Brussels (Brussels Morning) The German federal government significantly revised its growth forecast for the current year, now predicting that the German economy will grow just 2.6%, compared to its April estimate of 3.5%.
Departing Economy Minister Peter Altmeier will present the new figures on Wednesday, Reuters reports, citing a government insider, who also claims the government will up its forecast for 2022, from the 3.6% predicted in April to the current forecast of 4.1%. According to the same figures, the growth should stabilise by 2023, with the economy expanding 1.6%.
The combination of supply bottlenecks stifling production, which is bringing down the industry figures, and unusually high demand, will likely result in further inflationary pressures, with the government’s economists expecting inflation to surge by up to 2.9% this year.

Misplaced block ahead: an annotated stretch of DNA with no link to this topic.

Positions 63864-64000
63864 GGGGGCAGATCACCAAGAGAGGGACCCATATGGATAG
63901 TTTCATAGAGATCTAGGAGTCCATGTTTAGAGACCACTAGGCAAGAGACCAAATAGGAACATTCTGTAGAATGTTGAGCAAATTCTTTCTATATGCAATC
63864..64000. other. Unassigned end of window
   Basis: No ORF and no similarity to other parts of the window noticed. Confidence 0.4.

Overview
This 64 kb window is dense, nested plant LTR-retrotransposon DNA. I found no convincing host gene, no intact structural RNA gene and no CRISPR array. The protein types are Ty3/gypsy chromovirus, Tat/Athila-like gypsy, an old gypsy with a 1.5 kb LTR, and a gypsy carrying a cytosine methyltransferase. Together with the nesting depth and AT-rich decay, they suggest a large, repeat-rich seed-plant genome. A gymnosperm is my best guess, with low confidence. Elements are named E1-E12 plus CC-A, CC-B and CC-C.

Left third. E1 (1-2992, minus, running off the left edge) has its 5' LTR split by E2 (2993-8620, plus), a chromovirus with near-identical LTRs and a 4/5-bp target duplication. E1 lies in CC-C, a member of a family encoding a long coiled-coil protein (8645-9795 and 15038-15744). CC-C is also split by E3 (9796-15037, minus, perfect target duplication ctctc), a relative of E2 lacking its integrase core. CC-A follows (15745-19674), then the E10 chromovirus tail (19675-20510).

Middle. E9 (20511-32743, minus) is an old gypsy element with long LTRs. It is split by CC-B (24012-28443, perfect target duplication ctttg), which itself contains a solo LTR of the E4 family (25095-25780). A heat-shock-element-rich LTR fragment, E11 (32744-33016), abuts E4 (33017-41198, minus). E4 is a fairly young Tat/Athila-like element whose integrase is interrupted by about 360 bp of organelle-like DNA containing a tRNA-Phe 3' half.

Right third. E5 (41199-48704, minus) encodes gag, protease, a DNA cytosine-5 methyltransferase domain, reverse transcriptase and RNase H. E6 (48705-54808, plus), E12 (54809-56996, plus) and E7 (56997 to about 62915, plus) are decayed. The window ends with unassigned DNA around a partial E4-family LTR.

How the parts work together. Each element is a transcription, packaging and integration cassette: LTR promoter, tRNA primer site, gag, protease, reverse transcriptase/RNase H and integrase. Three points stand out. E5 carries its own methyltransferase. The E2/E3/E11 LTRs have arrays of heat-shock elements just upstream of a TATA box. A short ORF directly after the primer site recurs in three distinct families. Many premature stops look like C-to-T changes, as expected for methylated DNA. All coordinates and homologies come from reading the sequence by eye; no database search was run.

Sharing the view of European Central Bank (ECB) experts, the German government’s economists insist that the inflation surge is temporary, and they predict that inflation will subside, dropping to 2.2% in 2022, and down to 1.7% in 2023.
The government’s revision of growth figures follows on the report by the German central bank, the Bundesbank, released on Monday, which warned that the country’s economic growth will sharply subside in the final months of 2021, as a result of the resources and components bottleneck on the German industry front, coupled with an expected drop in demand for services in view of the return of the coronavirus pandemic’s impact.
Without providing exact whole-year figures, the Bundesbank warned on Monday that the annual GDP growth is likely to fall significantly below its June forecast of 3.7%, which was in line with the government’s April estimate.
On the same day as the Bundesbank report, the Ifo institute also published a report saying that business morale dropped for the fourth consecutive month in October, partly due to problems arising from industry supply bottlenecks.